A trademark is more than an advertising tool – it is the asset that anchors a company's identity and goodwill. Protecting trademarks through the registration process has always been a top priority for the brand-conscious company. Yet that process can be fraught with obstacles, particularly when the mark sought has a "geographic" flavour to it. Here, Reagan Seidler and Christian Bolduc of Smart & Biggar unpack a new Federal Court decision that is sure to impact many brand owners, and answer – is it possible to get exclusive rights over a place name?
Location, Location, Location
Under the Trademarks Act, a trademark that clearly describes (or deceptively misdescribes) where a good or service comes from often cannot be registered. What then does a “place of origin” encompass – a city? a country? a region? a road? lines on a map?
Based on a recent decision of the Federal Court, “all of the above” is the apparent answer.
In Nia Wine Group Co, Ltd v North 42 Degrees Estate Winery Inc, 2022 FC 241, the Federal Court determined “place of origin” should be broadly interpreted “to refer to any geographical designation.” It was the first time a court expressly considered the meaning of the phrase, and so will serve as direction for future applications, unless it is appealed and overturned.
No Latitude for Trademarks
The rule against monopolizing place names is longstanding. Such it was that, in 1937, an English drug company selling a liver tonic under the invented name LIVRON had their registration expunged upon learning that “Livron” was also the name of a French town (Boots (1937), 54 RPC 327 (EWCA)). Since at least 1888 this prohibition has been codified, it now being present in paragraph 12(1)(b) of the Trademarks Act.
While the basic rule is well-known, the boundaries of what constitute a “place of origin” have been less well-defined. This problem has taken on new significance as online searching has swollen the list of potentially-problematic names on the radar of trademark examiners.
In the latest case, an Ontario winery sought to register NORTH 42 DEGREES for use in association with wine and the operation of a winery. It was opposed by a Niagara counterpart who contended that NORTH 42 DEGREES was unregistrable on account of being a degree of latitude.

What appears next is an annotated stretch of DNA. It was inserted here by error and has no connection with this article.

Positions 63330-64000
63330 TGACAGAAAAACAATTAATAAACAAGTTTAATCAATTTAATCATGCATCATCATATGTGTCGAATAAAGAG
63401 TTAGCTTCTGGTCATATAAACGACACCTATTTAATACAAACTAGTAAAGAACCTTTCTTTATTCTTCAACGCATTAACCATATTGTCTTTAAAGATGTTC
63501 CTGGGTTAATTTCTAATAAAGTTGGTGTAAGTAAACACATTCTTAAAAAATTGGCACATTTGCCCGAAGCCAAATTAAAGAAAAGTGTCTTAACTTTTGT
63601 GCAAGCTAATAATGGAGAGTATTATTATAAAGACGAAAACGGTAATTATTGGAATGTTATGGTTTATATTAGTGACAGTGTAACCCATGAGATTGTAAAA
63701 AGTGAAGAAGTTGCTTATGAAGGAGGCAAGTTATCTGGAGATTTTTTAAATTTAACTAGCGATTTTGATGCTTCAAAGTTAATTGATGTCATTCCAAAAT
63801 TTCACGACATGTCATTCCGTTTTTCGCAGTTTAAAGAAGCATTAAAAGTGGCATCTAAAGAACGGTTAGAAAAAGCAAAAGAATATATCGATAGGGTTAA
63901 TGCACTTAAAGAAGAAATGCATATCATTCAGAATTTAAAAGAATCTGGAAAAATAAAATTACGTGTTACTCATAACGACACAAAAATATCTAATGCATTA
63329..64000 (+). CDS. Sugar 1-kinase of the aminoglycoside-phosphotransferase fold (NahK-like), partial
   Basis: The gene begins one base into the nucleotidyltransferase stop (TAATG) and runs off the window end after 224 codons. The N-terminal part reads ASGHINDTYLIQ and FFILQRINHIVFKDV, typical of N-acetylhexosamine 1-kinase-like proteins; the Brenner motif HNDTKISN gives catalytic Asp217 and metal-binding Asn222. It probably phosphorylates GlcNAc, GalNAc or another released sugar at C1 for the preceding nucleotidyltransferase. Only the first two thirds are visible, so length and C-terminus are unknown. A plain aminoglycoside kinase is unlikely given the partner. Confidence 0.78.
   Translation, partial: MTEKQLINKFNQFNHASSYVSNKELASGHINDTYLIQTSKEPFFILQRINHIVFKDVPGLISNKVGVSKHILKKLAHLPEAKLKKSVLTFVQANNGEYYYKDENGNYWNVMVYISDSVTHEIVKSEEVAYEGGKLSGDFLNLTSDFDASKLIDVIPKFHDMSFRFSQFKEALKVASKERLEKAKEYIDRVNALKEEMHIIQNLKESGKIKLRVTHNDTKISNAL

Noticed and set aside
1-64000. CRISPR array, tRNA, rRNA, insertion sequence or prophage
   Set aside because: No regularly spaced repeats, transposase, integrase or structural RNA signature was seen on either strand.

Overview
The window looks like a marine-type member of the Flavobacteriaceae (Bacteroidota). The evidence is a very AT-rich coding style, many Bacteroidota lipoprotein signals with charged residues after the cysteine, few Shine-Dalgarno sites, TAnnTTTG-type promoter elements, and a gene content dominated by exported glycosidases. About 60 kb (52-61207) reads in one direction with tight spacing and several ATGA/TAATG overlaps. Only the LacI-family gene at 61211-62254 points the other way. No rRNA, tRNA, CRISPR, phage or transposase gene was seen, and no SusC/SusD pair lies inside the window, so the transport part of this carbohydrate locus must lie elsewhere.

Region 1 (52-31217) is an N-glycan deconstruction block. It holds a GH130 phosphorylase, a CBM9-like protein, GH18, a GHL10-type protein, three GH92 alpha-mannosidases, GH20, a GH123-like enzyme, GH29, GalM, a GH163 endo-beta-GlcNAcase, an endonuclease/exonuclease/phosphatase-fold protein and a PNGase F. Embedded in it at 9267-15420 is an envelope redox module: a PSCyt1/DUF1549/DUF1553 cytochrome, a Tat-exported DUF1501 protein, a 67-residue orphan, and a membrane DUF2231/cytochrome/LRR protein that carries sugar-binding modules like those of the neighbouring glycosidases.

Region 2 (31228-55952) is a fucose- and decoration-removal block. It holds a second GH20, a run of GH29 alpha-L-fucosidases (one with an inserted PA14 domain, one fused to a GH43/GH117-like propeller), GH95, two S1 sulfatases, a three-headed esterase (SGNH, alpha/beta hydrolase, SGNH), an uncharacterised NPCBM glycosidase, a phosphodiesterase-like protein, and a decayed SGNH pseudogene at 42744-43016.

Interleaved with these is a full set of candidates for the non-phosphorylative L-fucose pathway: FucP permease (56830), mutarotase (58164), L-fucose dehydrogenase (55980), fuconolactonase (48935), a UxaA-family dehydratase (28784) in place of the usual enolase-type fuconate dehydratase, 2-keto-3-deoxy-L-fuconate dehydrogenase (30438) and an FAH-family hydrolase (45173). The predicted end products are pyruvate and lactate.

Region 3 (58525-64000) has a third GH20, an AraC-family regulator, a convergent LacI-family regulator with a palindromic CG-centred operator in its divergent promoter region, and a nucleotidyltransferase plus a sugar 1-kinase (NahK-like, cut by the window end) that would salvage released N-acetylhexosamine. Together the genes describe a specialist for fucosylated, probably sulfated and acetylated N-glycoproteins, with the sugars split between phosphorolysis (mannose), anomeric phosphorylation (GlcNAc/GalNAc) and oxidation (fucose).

Justice Aylen agreed. She interpreted the word “place” (and its French equivalent “lieu”) to have “broad definitions and include specific references to places on the earth’s surface, both general and abstract.” Noting that in prior cases everything from roads to city names had been found to be “places of origin,” she found parallels to latitudes and so held NORTH 42 DEGREES to be contrary to 12(1)(b) of the Act. EQUATOR and GREENWICH were highlighted as further examples of marks that might be highly sought-after but unfair to monopolize.
Can Brands Still Claim Place Names?
Those looking to plant a flag in a geographic designation need not be without hope, as routes do exist to navigate this concern.
First, owners should consider the now-archived practice notice that explains how the Trademarks Office examined marks with a geographic component. Where a mark has multiple potential meanings, there may be room to argue it is not geographic as a matter of first impression.
Second, owners of well-known marks may be able to establish their trademark has acquired distinctiveness enough to warrant protection. This can be a tough road, though evidence like surveys that chart the views of consumers can make the path easier.
As the global marketplace gets bigger, the space to claim geographic names appears to get smaller. Brand owners exploring the use of a place name as a trademark would do well to take a lawyer as a guide.
While Nia Wine Group does not venture into wholly unknown territory, it is worth remembering as new and unexpected types of geographic designations appear before the Trademarks Office. For companies looking to strategically protect their brands in Canada, it is strongly recommended that you contact a trademark or brand protection specialist prior to the registration process.
The preceding is intended as a timely update on Canadian intellectual property and technology law. The content is informational only and does not constitute legal or professional advice.
This article first appeared on the Smart & Biggar website here.
Reagan Seidler is an associate in Smart & Biggar’s Toronto office. With a focus on litigation and trademarks, Reagan’s practice serves companies of all sizes, from local start-ups to multinational corporations, to develop strong trademark portfolios that protect and strengthen the value of brands. Reagan advises clients throughout the trademark life cycle, performing trademark clearance searches, providing availability opinions, preparing and filing trademark applications, and prosecuting trademark applications before the Canadian Intellectual Property Office.
Christian Bolduc is a partner in Smart & Biggar’s Montréal office. With 25 years of experience across all stages of the trademark life cycle, Christian is passionate about helping clients generate ROI and value from strategically developed IP assets. Christian’s trademark practice consists primarily of procurement, oppositions and cancellation proceedings, management, strategic counselling and enforcement. He routinely prepares and prosecutes trademark applications and prepares opinions on availability, registrability, validity and infringement.